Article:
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Blagdon Lake Birds

 July 2020 News

Friday 31st July [Steamy hot]

A quick check around the site late morning turned up the 5th Cattle Egret Bubulcus ibis record, an adult at Orchard Bay, 8 Great White Egrets Ardea alba and 3 Little Egrets Egretta garzetta. I only saw 1 Lapwing Vanellus vanellus this morning, and none in the evening. The hay was being turned and bailed today, which caused some disturbance.


Thursday 30th July [Hot & sunny]

I was eventually able to visit the lake at lunchtime today and saw 6 Great White Egrets Ardea alba and 2 Little Egrets Egretta garzetta, the family of Egyptian Geese Alopochen aegyptiaca, and 6 Lapwings Vanellus vanellus. In addition, there were groups of 55 Gadwall Mareca strepera and 18 Pochard Aythya ferina from the Top End hide, and a Common Sandpiper Actitis hypoleucos on the dam. Other news, see Twitter feed, was of my first Clouded Yellow Colias croceus butterfly of the summer at Rainbow Point just after noon.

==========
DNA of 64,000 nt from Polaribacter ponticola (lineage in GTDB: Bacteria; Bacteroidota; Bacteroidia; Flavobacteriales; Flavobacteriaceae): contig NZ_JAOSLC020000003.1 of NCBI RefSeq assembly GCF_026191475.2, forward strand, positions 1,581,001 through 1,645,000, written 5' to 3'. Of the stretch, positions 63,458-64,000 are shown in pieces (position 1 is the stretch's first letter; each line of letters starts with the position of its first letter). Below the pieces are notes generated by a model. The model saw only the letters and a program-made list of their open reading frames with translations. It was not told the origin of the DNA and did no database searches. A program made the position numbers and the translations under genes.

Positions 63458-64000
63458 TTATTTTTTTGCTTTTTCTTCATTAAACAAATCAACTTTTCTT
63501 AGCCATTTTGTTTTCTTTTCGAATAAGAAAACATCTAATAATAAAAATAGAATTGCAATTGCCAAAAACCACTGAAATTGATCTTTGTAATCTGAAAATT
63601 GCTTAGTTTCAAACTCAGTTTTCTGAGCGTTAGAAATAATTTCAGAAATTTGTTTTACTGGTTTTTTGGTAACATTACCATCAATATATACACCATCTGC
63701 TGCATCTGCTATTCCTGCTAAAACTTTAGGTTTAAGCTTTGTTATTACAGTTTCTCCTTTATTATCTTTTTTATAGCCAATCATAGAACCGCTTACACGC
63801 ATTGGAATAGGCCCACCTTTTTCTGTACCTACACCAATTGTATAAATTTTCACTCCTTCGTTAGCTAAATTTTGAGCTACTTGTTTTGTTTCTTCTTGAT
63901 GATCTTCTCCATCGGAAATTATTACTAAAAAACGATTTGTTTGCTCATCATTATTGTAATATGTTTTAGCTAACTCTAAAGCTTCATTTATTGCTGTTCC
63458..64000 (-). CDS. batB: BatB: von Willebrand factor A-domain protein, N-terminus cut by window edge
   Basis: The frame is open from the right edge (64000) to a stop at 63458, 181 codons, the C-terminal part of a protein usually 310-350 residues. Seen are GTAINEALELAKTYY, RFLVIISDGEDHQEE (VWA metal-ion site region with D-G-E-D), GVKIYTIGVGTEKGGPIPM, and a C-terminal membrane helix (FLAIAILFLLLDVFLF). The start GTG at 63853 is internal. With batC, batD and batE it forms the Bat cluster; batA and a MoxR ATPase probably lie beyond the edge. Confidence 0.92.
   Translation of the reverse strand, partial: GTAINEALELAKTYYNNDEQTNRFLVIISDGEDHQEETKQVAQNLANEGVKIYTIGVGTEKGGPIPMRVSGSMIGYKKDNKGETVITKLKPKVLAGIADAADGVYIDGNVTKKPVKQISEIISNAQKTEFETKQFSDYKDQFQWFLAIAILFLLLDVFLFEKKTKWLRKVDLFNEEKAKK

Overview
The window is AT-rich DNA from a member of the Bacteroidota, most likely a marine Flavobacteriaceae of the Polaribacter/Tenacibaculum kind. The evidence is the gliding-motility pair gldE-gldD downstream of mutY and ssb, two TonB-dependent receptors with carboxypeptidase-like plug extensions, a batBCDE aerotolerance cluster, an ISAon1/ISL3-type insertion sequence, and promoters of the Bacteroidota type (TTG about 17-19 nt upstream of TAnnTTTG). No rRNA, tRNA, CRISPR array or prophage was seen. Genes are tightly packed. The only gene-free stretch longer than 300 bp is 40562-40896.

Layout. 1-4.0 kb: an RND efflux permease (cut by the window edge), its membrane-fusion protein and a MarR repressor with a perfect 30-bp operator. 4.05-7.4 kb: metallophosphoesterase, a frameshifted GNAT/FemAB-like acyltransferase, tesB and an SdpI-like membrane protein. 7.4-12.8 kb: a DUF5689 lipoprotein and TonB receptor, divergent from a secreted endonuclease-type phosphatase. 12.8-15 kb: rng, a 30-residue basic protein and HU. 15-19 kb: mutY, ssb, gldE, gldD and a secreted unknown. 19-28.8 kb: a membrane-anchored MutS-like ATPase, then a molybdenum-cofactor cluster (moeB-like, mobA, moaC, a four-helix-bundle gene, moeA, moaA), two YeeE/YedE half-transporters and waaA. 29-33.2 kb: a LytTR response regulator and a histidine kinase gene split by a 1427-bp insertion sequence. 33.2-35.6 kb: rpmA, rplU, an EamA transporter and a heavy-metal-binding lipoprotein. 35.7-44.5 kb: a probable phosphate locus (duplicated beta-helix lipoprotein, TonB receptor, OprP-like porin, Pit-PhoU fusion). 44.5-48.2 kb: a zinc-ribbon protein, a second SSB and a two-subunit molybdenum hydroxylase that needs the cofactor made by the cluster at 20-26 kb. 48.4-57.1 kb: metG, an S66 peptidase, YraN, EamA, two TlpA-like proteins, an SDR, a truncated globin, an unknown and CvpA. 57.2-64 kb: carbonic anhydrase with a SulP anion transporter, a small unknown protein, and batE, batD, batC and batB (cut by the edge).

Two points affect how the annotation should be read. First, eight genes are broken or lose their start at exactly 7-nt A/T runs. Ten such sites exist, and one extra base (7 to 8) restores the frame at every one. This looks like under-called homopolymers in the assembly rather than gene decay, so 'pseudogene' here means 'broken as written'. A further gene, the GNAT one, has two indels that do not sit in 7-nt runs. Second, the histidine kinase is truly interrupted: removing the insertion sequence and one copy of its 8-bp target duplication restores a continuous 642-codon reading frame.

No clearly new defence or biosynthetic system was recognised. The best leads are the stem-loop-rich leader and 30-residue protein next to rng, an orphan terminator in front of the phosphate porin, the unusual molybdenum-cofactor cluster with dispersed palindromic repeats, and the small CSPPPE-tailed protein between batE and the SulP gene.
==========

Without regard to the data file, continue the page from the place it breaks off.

In the evening Mark and I followed up the bat roost discovery in Butcombe, and did an emergence count. There were far fewer bats than we had seen on 26th, no doubt they have already started to disperse from the roost, but we still watched over 336 Soprano Pipistrelles Pipistrellus pygmaeus emerge. Mark made a video.


Wednesday 29th July [Warm & dry]